Jul 29, 2010
Yesterday, Adobe announced its public tender offer to acquire Switzerland-based Day Software for $240 Million ($USD), which is expected to close by the end of 2010. Day Software develops and sells content technologies, including CRX, a Java-based enterprise-level content repository, as well as CQ5, which can be utilized for Web Content Management, Digital Asset Management, and social collaboration. The move is an interesting, although not necessarily surprising one by Adobe, a company that has been fairly aggressive with strategic acquisitions over the past few years. Its recent acquisitions of Web analytics firm Omniture and online business platform Business Catalyst have underscored Adobe’s pursuit of moving beyond developing tools to create content, as well as its increased focus on digital content. The Day Software acquisition pushes Adobe further in these directions and brings up a number of considerations.
Read more »
Jul 22, 2010
Last week Agfa announced that it has acquired Pitman Company. While this deal was probably much more about the distribution of Pitman’s more traditional line of business, prepress materials, it nevertheless has a lot of implications for the wide format and industrial inkjet market because of Pitman’s prominence in wide format. Read more »
14 months ago, I gave birth to my first child, a little boy. Prior to his birth, I had spent a lot of time speaking with clients about the opportunity that mothers represent to the photography industry. I could see from the many of the surveys that we conducted in Europe and the U.S. that mums (or moms) take many photos and also print and share a great deal of them. Mums are typically less affluent than male Hobbyists, but they seem to be willing to spend a larger proportion of their income on photos. Now that I am a mother myself, I can speak with conviction about why mums are so photo-active.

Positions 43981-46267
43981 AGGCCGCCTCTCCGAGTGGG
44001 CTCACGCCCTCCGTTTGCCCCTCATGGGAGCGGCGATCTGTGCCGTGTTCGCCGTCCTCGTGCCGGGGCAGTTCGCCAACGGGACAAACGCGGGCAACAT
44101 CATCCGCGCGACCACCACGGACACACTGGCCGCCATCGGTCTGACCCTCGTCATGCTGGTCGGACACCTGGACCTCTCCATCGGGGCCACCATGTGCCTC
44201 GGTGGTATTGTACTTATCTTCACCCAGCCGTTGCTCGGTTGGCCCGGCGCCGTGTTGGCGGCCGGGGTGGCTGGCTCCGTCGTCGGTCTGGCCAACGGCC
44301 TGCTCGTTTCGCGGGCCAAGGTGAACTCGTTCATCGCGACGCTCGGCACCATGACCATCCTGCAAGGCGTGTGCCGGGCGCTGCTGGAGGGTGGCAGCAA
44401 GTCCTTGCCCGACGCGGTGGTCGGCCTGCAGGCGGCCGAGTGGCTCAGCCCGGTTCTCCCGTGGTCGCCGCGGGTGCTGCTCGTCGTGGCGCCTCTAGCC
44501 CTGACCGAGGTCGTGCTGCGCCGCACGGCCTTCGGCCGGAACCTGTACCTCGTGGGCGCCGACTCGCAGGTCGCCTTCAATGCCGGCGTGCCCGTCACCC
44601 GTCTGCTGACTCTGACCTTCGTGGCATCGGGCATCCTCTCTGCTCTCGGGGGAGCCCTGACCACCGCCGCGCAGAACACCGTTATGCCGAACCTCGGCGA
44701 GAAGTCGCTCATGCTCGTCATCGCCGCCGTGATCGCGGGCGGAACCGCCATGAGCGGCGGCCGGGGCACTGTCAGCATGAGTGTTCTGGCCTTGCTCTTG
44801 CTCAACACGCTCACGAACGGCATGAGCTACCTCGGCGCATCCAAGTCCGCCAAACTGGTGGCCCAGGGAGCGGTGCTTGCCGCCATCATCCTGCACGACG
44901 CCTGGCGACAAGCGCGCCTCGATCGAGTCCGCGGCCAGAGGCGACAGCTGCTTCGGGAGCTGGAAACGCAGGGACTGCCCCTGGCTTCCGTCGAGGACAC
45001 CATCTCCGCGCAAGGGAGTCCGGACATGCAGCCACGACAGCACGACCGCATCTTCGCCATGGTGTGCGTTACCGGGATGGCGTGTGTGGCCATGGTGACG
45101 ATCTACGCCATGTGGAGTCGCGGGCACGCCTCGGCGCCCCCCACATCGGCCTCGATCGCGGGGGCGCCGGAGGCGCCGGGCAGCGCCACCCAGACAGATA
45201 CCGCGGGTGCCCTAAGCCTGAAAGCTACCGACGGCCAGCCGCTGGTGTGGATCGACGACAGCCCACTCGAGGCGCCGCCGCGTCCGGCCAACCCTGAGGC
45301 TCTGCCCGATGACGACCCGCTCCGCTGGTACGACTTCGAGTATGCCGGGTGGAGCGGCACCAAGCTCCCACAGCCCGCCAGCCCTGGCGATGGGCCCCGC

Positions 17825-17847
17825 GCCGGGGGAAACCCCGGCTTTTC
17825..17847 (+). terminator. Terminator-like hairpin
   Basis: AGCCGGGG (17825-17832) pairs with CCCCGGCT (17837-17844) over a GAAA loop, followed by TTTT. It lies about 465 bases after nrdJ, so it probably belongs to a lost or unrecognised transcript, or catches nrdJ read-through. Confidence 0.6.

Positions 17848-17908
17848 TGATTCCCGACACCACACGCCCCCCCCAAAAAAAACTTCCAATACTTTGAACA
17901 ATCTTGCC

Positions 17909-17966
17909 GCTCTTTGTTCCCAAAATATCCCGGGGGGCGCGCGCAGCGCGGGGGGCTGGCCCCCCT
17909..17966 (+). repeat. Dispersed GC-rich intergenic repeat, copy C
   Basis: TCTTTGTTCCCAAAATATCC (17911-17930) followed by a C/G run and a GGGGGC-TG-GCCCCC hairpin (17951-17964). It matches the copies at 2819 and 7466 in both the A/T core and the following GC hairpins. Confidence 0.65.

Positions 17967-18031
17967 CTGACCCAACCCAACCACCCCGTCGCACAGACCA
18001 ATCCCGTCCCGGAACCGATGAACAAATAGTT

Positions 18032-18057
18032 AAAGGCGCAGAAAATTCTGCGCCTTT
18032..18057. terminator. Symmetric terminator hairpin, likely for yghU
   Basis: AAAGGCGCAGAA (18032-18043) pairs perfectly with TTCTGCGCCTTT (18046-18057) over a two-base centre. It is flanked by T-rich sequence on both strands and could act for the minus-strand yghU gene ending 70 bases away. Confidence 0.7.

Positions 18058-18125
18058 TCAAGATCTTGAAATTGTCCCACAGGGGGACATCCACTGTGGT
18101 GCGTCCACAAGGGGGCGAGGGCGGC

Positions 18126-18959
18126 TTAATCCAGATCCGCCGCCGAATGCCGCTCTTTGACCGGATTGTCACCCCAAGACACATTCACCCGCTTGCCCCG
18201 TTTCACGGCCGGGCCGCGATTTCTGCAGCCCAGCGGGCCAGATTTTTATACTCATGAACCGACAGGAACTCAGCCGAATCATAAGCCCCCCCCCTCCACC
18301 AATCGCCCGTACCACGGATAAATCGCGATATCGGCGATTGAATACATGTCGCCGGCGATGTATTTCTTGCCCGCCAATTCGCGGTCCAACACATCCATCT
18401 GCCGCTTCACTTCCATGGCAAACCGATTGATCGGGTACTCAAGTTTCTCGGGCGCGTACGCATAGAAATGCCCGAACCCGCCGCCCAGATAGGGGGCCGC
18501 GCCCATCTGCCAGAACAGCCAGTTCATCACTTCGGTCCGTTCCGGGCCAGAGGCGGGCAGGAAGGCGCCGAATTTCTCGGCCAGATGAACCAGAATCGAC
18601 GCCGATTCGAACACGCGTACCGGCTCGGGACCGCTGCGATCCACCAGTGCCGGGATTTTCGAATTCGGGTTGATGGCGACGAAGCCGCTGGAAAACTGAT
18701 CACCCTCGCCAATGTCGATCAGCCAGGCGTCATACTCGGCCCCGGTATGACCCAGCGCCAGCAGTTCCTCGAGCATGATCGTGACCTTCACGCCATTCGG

Read more »
Jul 20, 2010
There were several interesting announcements in the publishing industry yesterday that have me thinking deeply about the future of print and digital content.
In the book industry, Amazon.com announced some startling figures related to its Kindle and e-book sales.
- Amazon.com is now selling more e-books than hardcover books. Over the past three months, for every 100 hardcover books Amazon.com has sold, it has sold 143 Kindle books. (The ratio is 100 to 180 over the last month!) These figures are across Amazon.com’s entire U.S. book business and include sales of hardcover books where there is no Kindle edition. Free Kindle books are excluded and if included would make the number even higher.
- Amazon sold more than 3x as many Kindle books in the first half of 2010 as in the first half of 2009. During this period Amazon lowered the price of the Kindle to $189 from $259 (27% reduction).
- The Association of American Publishers’ latest data reports that e-book sales grew 207% year-to-date through May. Kindle book sales through May exceeded that growth rate.